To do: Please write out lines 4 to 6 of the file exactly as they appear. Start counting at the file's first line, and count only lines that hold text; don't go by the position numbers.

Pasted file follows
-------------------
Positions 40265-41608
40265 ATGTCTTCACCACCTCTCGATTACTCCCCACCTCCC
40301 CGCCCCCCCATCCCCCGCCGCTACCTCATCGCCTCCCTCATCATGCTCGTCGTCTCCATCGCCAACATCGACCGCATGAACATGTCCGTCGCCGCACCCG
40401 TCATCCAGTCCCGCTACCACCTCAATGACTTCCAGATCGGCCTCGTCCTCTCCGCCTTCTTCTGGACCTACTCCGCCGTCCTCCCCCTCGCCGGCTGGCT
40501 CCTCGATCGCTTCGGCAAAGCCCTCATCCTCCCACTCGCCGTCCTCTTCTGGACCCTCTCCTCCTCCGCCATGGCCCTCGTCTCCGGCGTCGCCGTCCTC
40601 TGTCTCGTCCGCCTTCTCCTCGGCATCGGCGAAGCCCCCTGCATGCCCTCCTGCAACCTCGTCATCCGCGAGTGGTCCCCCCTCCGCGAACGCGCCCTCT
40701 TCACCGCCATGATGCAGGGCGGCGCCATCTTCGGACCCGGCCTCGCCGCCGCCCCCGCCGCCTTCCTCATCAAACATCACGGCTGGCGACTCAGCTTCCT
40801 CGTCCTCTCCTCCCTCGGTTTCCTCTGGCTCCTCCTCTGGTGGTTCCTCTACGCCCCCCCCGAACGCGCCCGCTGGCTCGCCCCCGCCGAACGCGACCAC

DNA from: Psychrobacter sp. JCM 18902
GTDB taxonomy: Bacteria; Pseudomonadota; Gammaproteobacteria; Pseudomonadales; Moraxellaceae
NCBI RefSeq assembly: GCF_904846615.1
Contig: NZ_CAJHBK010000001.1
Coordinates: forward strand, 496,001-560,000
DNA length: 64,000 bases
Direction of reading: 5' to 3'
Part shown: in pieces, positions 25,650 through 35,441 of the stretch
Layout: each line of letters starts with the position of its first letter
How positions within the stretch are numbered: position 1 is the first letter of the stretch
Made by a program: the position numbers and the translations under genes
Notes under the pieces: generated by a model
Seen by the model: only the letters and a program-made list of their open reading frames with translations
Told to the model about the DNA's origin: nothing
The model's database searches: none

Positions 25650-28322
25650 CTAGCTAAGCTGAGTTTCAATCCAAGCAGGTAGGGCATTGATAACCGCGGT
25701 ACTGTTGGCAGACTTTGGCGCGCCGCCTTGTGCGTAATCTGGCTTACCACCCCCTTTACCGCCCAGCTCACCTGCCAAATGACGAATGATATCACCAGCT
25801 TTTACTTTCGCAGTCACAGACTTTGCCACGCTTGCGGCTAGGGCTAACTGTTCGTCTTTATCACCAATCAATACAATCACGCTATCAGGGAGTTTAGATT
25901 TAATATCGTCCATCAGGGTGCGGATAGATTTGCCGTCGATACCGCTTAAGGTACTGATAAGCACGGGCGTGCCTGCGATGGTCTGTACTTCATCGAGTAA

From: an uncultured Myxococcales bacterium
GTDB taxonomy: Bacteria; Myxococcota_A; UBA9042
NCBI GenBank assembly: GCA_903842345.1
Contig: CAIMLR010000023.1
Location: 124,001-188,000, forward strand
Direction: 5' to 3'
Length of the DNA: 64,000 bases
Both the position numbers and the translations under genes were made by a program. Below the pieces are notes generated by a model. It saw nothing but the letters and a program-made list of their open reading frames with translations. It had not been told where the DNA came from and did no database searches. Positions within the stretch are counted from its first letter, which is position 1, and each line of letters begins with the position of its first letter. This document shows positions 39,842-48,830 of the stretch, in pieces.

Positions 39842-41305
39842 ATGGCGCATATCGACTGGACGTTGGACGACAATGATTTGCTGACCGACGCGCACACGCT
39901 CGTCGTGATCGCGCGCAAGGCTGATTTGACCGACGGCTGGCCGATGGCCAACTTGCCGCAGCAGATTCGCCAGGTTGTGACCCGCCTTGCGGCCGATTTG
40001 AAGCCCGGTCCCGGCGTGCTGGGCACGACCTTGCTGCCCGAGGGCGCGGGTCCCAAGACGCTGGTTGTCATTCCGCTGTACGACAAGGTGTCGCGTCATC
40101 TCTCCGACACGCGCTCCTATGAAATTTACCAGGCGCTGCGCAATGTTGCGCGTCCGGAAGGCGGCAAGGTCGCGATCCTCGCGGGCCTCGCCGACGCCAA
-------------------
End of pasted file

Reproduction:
40401 TCATCCAGTCCCGCTACCACCTCAATGACTTCCAGATCGGCCTCGTCCTCTCCGCCTTCTTCTGGACCTACTCCGCCGTCCTCCCCCTCGCCGGCTGGCT
40501 CCTCGATCGCTTCGGCAAAGCCCTCATCCTCCCACTCGCCGTCCTCTTCTGGACCCTCTCCTCCTCCGCCATGGCCCTCGTCTCCGGCGTCGCCGTCCTC
40601 TGTCTCGTCCGCCTTCTCCTCGGCATCGGCGAAGCCCCCTGCATGCCCTCCTGCAACCTCGTCATCCGCGAGTGGTCCCCCCTCCGCGAACGCGCCCTCT